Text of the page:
Losing an EU referendum vote in parliament is part of the Tory plan

MPs just want Cameron to prove he means business (and that the Lib Dems don't).

Most of this morning’s newspapers report that David Cameron is inching towards another significant European concession to his back benches. No 10 is said to be looking carefully at the prospect of an "enabling bill" paving the way for a referendum on Britain’s membership of the European Union. That means, in effect, a vote in the Commons this side of an election underpinning Cameron’s pledge to hold a national vote some time in the next parliament.

Last month around 100 Tory MPs wrote to the Prime Minister calling for just such a move. Some ministers are said to look on the gambit favourably and in a radio interview yesterday, Cameron indicated fairly clearly that it is on his agenda. Specifically, he said the Tories should be prepared to do "anything we can to strengthen the offer."

Cameron’s critics will portray this as a classic capitulation to the right – an entirely predictable lurch deeper into Europhobic territory driven by panic at the prospect of UKIP surging in today’s county council elections. It will confirm the suspicion that Tory eurosceptics are never satisfied. They bank whatever they are given and come back for more, dragging Cameron away from the kind of centrist politics that will win. It is a fairly well-rehearsed argument.

Plainly UKIP’s feasting on stray Tory votes is a lead factor in Cameron’s thinking. But it is worth noting that the pressure for an EU bill isn’t only coming from the hard right of the party. I have spoken to Tory MPs of the modernising tendency – the wettest, most cosmopolitan, liberal fringe – who have urged Cameron to make this move.

Why? Partly it just expresses the fact that the parliamentary Tory party is more or less eurosceptic from top to toe. But more than that, it says something revealing about the awareness Tory MPs have of a critical weakness in their leader’s image. Even those MPs who don’t feel that passionately about an EU referendum recognise that the offer is necessary to shore up a flank against UKIP and they have realised that Cameron’s words alone are a debauched currency. The hope was that his big speech earlier in the year would do the job. It didn’t. The reason, Tory MPs privately admit, is that for most voters, UKIP-leaning ones in particular, speeches, pledges, promises, vows, oaths and "cast-iron guarantees" aren’t enough. No politician who has been on the front line for as long as Cameron can get away with a doe-eyed "trust me on this one, guys" and the Conservative leader has a greater problem with perceived slipperiness than most.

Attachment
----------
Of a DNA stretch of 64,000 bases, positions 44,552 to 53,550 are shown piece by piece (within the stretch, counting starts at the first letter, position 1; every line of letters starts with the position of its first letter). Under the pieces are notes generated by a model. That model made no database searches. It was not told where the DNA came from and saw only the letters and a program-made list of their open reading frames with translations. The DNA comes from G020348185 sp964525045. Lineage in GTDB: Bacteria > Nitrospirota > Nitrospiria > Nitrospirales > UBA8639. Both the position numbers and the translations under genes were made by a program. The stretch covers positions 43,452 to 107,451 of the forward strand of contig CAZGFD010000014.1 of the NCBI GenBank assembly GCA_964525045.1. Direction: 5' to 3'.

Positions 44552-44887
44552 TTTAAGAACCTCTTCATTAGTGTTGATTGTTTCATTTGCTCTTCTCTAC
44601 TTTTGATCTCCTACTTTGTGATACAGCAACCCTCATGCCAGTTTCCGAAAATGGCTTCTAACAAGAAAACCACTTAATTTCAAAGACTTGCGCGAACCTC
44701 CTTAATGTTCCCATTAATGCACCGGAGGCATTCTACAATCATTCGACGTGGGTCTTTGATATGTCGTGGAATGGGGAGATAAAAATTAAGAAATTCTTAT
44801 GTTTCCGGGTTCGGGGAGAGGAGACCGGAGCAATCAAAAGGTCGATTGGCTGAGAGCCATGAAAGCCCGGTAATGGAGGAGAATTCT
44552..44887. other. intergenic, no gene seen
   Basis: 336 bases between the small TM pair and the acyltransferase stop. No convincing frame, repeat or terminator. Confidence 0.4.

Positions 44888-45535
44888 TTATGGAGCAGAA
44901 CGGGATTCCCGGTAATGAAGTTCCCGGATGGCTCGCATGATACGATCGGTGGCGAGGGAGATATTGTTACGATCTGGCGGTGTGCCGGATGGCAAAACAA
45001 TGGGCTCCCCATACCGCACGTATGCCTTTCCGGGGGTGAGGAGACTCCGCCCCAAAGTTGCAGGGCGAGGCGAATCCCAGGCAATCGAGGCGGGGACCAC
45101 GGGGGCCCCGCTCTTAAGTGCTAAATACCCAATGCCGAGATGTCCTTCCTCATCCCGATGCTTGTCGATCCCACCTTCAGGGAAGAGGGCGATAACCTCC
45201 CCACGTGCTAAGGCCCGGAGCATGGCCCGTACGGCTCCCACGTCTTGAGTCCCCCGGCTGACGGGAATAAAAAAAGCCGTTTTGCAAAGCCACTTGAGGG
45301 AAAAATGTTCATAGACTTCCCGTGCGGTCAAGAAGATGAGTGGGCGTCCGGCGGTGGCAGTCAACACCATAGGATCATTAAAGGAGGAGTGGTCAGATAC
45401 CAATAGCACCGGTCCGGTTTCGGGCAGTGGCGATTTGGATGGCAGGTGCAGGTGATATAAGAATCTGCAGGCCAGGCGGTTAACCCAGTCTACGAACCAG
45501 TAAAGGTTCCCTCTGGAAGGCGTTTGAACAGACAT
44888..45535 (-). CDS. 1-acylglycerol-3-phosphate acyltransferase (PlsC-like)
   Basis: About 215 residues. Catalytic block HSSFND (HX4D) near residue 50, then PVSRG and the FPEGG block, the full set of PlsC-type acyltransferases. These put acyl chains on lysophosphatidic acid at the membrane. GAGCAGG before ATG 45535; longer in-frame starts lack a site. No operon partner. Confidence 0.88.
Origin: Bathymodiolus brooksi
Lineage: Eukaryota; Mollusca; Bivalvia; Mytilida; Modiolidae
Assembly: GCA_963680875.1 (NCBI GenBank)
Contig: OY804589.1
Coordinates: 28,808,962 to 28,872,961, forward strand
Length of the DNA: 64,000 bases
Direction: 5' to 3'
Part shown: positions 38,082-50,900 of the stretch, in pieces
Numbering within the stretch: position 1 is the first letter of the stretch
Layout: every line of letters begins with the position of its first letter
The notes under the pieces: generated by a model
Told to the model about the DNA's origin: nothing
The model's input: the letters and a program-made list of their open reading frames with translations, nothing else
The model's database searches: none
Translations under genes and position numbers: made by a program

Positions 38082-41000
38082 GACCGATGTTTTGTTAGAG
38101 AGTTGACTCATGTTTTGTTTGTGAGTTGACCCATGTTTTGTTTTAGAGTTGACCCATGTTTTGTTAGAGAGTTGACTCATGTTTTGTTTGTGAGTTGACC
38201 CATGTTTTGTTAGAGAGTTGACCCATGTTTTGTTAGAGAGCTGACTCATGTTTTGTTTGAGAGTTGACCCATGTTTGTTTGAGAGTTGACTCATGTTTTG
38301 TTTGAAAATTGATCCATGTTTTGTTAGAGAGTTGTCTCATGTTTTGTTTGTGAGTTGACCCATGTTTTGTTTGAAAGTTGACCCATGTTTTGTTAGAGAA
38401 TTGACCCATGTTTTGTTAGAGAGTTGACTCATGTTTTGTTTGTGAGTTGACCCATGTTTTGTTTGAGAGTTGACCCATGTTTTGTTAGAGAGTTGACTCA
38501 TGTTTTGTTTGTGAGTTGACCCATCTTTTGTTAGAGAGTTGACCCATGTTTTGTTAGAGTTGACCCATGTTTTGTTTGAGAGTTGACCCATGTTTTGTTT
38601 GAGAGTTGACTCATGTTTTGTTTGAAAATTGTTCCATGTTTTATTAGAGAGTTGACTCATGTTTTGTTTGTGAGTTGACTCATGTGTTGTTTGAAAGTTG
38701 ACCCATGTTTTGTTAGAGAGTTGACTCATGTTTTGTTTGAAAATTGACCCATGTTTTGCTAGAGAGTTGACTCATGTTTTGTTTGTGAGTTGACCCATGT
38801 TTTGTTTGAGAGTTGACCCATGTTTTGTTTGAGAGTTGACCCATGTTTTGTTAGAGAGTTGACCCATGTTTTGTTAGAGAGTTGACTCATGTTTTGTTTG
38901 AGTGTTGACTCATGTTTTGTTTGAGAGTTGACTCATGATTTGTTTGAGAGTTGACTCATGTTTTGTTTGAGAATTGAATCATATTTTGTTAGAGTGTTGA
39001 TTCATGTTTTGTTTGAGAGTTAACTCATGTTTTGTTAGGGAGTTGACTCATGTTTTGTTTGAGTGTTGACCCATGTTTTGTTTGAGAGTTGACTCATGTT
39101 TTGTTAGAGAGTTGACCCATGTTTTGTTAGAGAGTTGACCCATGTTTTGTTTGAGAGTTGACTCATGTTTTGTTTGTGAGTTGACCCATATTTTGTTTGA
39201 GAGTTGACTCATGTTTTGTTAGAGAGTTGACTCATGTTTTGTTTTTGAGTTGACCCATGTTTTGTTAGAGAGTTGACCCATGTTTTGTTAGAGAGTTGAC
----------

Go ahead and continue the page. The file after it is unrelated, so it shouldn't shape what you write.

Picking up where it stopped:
Most Conservative MPs aren’t so naïve as to think that beefing up a referendum pledge with a largely symbolic vote in parliament will stop the Farage insurgency. But they don’t want to go out on the doorstep in the run-up to next year’s European elections armed with only a "David Cameron promise." I’m told by one Tory that this only makes things worse. I’ve also been told that at least one local Conservative party is adopting a kind of purple ticket strategy for would-be UKIP voters in the MEP ballot. They know they are going to be thrashed in June 2014 and don’t want to needlessly aggravate members and supporters, so are saying, in effect, "go on then, have some fun with UKIP in the European elections, just as long as you come back to us for the general election." I suspect there is also quite a lot of don’t-ask-don’t-tell in Conservative associations with regard to voting UKIP in today’s county council polls too.

One other crucial point on the referendum "enabling bill" - it is seen by many Tories as the effective end of the current coalition. They know the Lib Dems won’t go for it, or will try to amend the life out of it, and they don’t care. There is enough confidence that public opinion is on their side that confecting a bust-up with the Cleggites fairly close to a general election would be no bad thing. The argument that MPs are putting to Cameron is that this is a win-win proposition. If the bill succeeds, because Labour or the Lib Dems feel they daren’t oppose it, the Prime Minister has shown great leadership. And if the bill is defeated, it just reinforces the message that coalition is slowing down the business of rescuing Britain from the forces of economic strangulation, that the Lib Dems are now part of the problem not the solution and that what is really needed to unleash national enterprise is a Conservative majority. (That may be a delusion, but it is a popular theory on the Tory benches.)

The very fact that Conservatives are thinking along these lines suggests that, once the June spending review is out of the way, there won’t be any more big joint coalition decisions. The Tories no longer seem so bothered by the prospect of Lib Dems blocking their plans if the ensuing row can be used as a platform to advertise their policies. That is one of intriguing things about the discussion of an EU referendum bill. Cameron might look at the parliamentary arithmetic, calculate that he’d lose a vote – and do it anyway just to make a point.